The past week saw the anniversary of one of the great tragedies of history overlooked by most of the US mainstream media. On November 24th 75 years ago, Stalin announced plans to collectivize all grain from his people, in an attempt to enforce "true socialism" on the people for their own good. This Holodomor (forced famine) sentenced millions of Ukrainians to their deaths.

The lesson was given to John by a family member who lived through those days.

Last month I was in the Ukraine visiting my family, and got to meet my babushka (Russian word for grandmother), Darina. Darina is in her 80's and has lived in her little house for her entire life. She was a little girl when Stalin forced the food production quotas on the Ukraine people.

What John's babushka lived through was the starvation of 3.5 million Ukranian people for the "common good". It was a phrase that was used by the Stalinists to justify the gradual enslaving of the Russian people. So the next time that a politician proposes taking from one group to give to another, think about babushka Darina and the starvation of the Ukranian people. Stop and reflect on what the people suffered at the hands of an all powerful "benevolent" government that said that they were operating "for the common good".

Cross-posted at Ladies Logic

Minnesota Republican Response to Budget Deficit Situation

Rep. Seifert held a brief media response to the budget forecast. His comments include:

We do not need tax increases.

Sacrifices need to take place. The question being asked is who is doing the sacrificing? Republicans believe sacrifices need to take place within government. Democrats believe sacrifice happens with businesses and families.

Republicans and Governor Tim Pawlenty brought fiscal discipline to the legislative process last session. Without the Governor's line item vetoes, bonding bill vetoes the budget deficit could have been more than $500 million. We need fiscal accountability. The Democrats should stay within the debt limit of $965 million for the bonding bill. The bonding bill should be focused on infrastructure like roads and bridge. It would be irresponsible to blow that limit and put that much more on the state credit card.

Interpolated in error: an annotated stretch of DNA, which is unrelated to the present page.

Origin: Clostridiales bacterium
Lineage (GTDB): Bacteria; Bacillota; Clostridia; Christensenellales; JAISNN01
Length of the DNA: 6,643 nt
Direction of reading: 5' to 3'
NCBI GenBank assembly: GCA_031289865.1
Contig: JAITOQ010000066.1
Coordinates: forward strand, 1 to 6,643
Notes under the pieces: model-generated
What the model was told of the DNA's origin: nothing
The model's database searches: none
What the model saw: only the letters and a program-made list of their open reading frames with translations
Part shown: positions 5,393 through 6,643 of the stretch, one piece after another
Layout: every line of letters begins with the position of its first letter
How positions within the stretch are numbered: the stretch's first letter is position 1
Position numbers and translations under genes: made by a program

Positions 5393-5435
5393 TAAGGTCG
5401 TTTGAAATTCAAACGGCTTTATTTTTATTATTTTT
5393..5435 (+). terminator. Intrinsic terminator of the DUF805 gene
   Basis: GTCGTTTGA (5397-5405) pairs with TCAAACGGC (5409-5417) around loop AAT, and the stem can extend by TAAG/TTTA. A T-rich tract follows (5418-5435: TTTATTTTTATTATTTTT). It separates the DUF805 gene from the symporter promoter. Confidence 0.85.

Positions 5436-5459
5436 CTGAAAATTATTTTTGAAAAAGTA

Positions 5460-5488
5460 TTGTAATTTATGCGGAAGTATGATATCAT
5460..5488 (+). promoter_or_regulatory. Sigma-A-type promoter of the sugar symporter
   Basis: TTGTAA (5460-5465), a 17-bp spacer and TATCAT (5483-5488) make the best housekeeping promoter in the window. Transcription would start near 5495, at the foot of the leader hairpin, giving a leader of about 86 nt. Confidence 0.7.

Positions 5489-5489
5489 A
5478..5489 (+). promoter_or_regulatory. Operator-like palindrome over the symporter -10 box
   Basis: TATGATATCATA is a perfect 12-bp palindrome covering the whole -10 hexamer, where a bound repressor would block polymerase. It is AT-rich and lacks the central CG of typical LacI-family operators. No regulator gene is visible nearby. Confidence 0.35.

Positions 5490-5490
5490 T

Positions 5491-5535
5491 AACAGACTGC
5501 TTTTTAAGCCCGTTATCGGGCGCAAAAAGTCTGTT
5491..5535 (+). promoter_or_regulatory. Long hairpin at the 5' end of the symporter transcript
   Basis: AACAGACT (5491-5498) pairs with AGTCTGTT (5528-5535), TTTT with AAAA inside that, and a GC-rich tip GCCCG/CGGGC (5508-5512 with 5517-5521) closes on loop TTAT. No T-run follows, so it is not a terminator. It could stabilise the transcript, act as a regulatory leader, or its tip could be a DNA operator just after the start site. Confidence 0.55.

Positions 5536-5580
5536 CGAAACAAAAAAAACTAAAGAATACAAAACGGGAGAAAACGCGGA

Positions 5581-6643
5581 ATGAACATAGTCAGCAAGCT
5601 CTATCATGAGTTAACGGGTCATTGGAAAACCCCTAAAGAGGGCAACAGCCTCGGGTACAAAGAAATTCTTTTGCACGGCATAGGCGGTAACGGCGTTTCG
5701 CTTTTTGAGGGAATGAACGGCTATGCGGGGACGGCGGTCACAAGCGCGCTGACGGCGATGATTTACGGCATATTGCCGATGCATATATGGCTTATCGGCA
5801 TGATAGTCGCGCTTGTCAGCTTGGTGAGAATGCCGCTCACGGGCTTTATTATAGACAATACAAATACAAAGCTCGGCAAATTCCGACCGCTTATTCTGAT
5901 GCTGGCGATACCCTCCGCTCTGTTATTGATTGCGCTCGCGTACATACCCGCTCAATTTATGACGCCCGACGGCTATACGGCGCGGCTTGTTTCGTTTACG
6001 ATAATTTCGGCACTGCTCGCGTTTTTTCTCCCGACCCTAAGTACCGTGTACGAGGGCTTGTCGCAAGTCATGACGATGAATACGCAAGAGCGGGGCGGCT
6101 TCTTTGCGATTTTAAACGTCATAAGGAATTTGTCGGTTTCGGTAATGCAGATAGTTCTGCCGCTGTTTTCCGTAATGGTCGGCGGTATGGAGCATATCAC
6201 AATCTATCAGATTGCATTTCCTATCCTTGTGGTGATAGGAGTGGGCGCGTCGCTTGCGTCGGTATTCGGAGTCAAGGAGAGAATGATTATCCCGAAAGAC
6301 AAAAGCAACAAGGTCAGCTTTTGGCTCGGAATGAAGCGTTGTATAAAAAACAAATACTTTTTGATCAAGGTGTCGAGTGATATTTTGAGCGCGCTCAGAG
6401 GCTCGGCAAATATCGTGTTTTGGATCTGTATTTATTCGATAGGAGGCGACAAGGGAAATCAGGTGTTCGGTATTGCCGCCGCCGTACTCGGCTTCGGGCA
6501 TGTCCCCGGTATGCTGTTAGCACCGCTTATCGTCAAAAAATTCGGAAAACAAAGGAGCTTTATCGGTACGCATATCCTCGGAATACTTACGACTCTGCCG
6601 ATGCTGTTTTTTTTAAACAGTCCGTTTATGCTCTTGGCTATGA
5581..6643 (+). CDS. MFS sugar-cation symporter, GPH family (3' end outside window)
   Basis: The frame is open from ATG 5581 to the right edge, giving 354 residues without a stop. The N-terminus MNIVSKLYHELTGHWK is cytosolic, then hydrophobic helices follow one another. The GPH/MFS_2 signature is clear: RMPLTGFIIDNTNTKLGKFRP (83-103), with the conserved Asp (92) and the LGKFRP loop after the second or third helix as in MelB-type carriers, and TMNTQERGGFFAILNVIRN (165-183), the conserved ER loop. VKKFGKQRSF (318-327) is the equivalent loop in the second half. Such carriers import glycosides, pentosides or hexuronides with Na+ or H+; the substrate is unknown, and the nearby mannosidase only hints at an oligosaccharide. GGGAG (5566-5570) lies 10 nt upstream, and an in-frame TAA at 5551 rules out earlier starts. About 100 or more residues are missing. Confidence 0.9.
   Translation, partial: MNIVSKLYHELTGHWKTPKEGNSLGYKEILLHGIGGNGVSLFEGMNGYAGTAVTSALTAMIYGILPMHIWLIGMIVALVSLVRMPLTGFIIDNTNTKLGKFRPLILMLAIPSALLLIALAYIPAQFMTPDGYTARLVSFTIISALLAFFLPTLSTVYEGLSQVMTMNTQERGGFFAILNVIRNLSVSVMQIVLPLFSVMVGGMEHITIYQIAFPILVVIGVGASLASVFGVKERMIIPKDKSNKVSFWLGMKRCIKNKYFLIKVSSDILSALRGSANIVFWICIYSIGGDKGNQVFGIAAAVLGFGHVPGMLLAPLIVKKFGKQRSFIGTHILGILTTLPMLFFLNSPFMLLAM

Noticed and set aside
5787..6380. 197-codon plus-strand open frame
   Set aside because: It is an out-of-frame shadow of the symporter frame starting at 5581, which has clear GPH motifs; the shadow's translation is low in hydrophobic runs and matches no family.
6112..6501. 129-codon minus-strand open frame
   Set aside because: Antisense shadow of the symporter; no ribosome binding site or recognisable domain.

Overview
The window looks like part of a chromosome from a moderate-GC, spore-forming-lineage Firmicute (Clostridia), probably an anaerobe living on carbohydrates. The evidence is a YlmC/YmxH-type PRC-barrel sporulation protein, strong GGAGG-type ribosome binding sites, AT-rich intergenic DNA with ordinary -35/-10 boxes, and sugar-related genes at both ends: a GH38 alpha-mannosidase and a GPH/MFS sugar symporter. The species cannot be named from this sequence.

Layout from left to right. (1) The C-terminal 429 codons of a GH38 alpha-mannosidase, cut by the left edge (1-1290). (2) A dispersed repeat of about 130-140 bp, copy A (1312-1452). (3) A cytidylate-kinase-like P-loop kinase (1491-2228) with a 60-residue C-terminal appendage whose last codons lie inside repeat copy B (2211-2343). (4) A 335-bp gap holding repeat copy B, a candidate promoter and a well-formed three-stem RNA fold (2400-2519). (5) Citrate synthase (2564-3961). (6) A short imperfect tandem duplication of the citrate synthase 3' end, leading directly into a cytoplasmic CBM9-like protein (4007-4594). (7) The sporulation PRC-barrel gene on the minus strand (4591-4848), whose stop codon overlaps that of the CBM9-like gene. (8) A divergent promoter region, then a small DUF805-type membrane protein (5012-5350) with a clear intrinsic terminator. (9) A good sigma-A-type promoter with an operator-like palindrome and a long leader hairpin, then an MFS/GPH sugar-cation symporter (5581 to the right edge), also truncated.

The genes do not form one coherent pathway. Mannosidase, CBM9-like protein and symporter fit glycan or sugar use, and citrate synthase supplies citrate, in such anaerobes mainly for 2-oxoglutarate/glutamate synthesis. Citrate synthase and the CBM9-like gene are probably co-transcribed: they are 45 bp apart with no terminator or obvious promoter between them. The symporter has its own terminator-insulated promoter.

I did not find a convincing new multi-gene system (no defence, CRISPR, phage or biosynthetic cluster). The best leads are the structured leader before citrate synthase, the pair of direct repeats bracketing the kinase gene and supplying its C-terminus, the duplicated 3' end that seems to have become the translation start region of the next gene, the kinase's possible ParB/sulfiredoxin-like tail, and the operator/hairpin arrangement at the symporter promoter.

All levels of government must live within their means - state, county and local.

The House GOP will look toward cuts in government spending to resolve this budget deficit. We talk about fiscal restraint but we need cuts in wasteful spending. FY2010-2011 has a projected major deficit. We need to prepare and get spending under control.

We will again bring fiscal discipline to session. There should be no permanent spending with one-term money, the bonding bill should stay within the debt limit and we don't need to raise taxes.

Sen. Dave Senjem also responded:

This is a wake up call.

We live in a highly taxed state. Our business climate is suffering. We rank 42 in the nation for business climate. We need to create investments in our business climate. We should be in the top 10. Business expansion is not happening in Minnesota because there are no incentives to grow business.

Hang on to your wallets...

I just received word from Ian Marsh that, due to a slower-than expected economy the upcoming forecast calls for a 373 million dollar budget deficit in FY 2008. Though a drop in the bucket compared to the 4 billion dollar deficit inherited by Governor Pawlenty when he took office, look for the caterwalling and gnashing of teeth, along with a death scream by the DFL delegation of the Minnesota House and Senate to raise taxes.

Word to Pawlenty, the DFL and the MN GOP:

You want more revenue? Here's a novel idea.